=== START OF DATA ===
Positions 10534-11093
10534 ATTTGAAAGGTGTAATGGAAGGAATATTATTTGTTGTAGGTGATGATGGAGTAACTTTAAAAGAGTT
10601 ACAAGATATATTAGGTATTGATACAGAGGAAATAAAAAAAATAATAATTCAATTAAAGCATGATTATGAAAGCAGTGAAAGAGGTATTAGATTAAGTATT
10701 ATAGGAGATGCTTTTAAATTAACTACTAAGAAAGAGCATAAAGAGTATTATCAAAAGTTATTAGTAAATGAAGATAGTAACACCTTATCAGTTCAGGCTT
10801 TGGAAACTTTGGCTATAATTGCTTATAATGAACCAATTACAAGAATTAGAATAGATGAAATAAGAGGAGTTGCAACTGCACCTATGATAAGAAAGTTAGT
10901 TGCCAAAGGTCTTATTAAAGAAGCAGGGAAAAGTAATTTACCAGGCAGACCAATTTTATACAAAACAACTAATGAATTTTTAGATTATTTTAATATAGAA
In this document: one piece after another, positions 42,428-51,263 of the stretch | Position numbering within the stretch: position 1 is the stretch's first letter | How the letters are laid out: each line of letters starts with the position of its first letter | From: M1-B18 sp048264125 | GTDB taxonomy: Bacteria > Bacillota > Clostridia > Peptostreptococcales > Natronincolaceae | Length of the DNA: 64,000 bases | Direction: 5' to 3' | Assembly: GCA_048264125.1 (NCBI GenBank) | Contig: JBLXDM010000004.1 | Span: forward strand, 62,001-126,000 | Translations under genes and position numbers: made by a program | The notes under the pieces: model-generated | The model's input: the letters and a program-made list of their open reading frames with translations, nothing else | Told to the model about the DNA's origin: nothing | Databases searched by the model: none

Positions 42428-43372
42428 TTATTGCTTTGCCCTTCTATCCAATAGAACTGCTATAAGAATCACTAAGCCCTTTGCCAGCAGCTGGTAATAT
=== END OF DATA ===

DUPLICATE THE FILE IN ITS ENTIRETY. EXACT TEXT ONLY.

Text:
Positions 10534-11093
10534 ATTTGAAAGGTGTAATGGAAGGAATATTATTTGTTGTAGGTGATGATGGAGTAACTTTAAAAGAGTT
10601 ACAAGATATATTAGGTATTGATACAGAGGAAATAAAAAAAATAATAATTCAATTAAAGCATGATTATGAAAGCAGTGAAAGAGGTATTAGATTAAGTATT
10701 ATAGGAGATGCTTTTAAATTAACTACTAAGAAAGAGCATAAAGAGTATTATCAAAAGTTATTAGTAAATGAAGATAGTAACACCTTATCAGTTCAGGCTT
10801 TGGAAACTTTGGCTATAATTGCTTATAATGAACCAATTACAAGAATTAGAATAGATGAAATAAGAGGAGTTGCAACTGCACCTATGATAAGAAAGTTAGT
10901 TGCCAAAGGTCTTATTAAAGAAGCAGGGAAAAGTAATTTACCAGGCAGACCAATTTTATACAAAACAACTAATGAATTTTTAGATTATTTTAATATAGAA
In this document: one piece after another, positions 42,428-51,263 of the stretch | Position numbering within the stretch: position 1 is the stretch's first letter | How the letters are laid out: each line of letters starts with the position of its first letter | From: M1-B18 sp048264125 | GTDB taxonomy: Bacteria > Bacillota > Clostridia > Peptostreptococcales > Natronincolaceae | Length of the DNA: 64,000 bases | Direction: 5' to 3' | Assembly: GCA_048264125.1 (NCBI GenBank) | Contig: JBLXDM010000004.1 | Span: forward strand, 62,001-126,000 | Translations under genes and position numbers: made by a program | The notes under the pieces: model-generated | The model's input: the letters and a program-made list of their open reading frames with translations, nothing else | Told to the model about the DNA's origin: nothing | Databases searched by the model: none

Positions 42428-43372
42428 TTATTGCTTTGCCCTTCTATCCAATAGAACTGCTATAAGAATCACTAAGCCCTTTGCCAGCAGCTGGTAATAT